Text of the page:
“We’re not a company that advertises," said Nicholas Mulcahy, general manager, Asia-Pacific. "We believe that the best way to be discovered is through word-of-mouth.”
According to Mulcahy, thinking small has paid off. He wouldn't reveal top-line numbers, but said the company has been growing about 30 per cent year-on-year.
Another indication of Aesop’s success is its expanding retail presence. The company, which started out with just two stores in 2006, today, has about 69 stores across the world. Mulcahy is in charge of the 43 stores in Asia-Pacific, and there are plans to open about 15 more stores in the region this year. Aesop is present in almost every major market in the world: Australia, the US, the UK, France, Japan, Korea, Hong Kong, Singapore, Germany, Taiwan and Malaysia.
It is not present in countries it doesn’t see as viable business opportunities or that require it to go against its business philosophy. For example, despite the potential in China, Aesop is quite clear that it will not enter the market because it doesn’t believe in animal testing, which is required for some products. India is another large market the company has steered clear of owing to issues of size and scope. Aesop also doesn’t plan to enter Thailand and Laos due to strict import regulations.
Aesop is present in three categories: skincare, haircare and fragrances. Skincare accounts for more than half of its sales in terms of volume, and much of its research and product development targets this category. The company is strictly against using artificial colours and ingredients. As such, it is not present in highly lucrative categories like skin lightening and anti-aging.
Instead, Aesop is concentrating on its growing retail format—its greatest marketing investment. Each store is designed uniquely focusing on aesthetics, music and scents. In its recently opened store in Singapore, the company has used cooling themes and elements. The store’s theme includes muted greys, felt, flannel, blackened steel and cement coalesce with glimpses of colour in display cabinets. Service and staff are equally important. There are no price tags on products so trained consultants play a key role. “We are very old fashioned in that sense,” Mulcahy pointed out. “Today retail is more about efficiency when it should be about creating an environment and experience.”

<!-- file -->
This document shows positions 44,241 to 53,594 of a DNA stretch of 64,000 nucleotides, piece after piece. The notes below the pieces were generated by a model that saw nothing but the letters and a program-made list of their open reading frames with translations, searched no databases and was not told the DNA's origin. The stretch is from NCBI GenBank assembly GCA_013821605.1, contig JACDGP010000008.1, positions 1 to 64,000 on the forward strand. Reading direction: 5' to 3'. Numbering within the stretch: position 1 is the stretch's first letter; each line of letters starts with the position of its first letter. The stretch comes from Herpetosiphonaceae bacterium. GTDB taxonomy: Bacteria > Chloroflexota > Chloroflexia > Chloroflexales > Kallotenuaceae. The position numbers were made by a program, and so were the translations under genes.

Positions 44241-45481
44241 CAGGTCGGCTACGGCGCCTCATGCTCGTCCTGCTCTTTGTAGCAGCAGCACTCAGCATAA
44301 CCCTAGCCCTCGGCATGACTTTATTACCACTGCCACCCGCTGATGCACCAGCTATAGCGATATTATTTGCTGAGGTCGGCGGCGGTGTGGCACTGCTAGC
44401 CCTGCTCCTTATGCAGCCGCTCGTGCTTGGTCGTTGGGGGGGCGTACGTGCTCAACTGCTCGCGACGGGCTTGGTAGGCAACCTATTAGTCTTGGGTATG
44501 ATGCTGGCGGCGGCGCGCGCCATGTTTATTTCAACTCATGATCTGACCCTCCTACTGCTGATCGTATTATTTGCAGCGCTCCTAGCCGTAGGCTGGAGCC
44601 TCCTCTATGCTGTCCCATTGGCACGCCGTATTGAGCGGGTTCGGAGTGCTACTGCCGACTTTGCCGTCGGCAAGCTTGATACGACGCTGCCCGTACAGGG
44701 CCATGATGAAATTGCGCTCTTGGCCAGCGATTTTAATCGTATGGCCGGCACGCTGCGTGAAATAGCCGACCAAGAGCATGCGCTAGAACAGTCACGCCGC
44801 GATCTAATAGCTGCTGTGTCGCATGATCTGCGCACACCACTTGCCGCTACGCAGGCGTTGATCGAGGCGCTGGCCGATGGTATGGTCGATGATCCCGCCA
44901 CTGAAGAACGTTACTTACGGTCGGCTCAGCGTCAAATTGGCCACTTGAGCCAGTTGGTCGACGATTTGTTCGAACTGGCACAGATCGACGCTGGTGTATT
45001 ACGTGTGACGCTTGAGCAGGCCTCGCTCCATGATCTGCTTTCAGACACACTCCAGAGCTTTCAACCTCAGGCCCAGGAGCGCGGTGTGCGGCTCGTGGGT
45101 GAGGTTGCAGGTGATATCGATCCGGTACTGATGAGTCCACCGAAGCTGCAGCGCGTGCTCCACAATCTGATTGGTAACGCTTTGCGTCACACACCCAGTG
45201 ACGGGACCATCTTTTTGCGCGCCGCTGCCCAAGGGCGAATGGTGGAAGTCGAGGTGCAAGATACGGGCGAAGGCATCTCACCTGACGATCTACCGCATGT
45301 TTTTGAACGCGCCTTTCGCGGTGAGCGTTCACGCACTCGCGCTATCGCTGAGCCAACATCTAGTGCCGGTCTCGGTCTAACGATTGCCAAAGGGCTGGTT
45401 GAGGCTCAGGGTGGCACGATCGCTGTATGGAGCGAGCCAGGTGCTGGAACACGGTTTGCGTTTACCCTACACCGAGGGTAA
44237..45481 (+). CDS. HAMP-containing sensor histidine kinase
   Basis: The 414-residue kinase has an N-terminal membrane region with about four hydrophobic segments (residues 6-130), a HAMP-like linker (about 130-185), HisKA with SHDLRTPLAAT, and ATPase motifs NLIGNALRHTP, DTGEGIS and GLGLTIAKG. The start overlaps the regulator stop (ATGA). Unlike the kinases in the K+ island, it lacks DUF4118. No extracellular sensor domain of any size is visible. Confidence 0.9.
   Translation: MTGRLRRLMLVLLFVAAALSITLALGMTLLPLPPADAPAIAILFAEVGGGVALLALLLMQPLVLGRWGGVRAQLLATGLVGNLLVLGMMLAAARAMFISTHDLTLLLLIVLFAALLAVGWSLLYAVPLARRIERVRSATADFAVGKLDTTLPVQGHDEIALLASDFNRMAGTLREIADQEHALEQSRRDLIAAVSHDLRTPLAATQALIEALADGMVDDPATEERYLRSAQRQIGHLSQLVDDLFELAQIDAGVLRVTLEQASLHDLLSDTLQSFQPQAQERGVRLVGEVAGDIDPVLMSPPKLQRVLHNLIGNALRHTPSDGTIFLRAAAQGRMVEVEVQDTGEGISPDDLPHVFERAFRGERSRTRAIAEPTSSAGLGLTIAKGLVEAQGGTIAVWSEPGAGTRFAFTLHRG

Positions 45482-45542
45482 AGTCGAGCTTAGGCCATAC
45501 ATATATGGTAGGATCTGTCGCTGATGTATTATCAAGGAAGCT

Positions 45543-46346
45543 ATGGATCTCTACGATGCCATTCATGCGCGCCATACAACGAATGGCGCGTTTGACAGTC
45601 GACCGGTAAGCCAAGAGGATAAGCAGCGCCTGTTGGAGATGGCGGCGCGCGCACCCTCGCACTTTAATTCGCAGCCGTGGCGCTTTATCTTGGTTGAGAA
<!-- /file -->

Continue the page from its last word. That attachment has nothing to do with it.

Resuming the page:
Aesop has recently started branching out and looking at new avenues of growth. In line with that, it collaborated with apparel company A.P.C. to launch a fabric wash for fragile clothing. This unexpected move into clothing cleanser isn’t necessarily a business proposition, but simply a desire for Aesop director Dennis Paphitis and A.P.C founder Jean Touitou to collaborate, Mulcahy said. Aesop also teamed up with Finnish fashion house Marimekko to launch a body scrub and balm. “We’re not looking at too much collaboration, but if something is genuinely interesting we’ll do it to stay engaged with people.”
Of late, the skincare company has begun tying up with arts and cultural organisations, foundations and festivals. Although averse to terming it a “marketing initiative”, Mulcahy is keen to promote Aesop at such events. It recently helped sponsor a contemporary art fair in Tokyo, a key market where it plans to open three or four stores per year.
Earlier this year, the company expanded its relationship with Singapore-based PR company Media Flair Communications, entrusting it with all PR and marketing initiatives in Singapore and Malaysia, which include media engagement and event partnerships.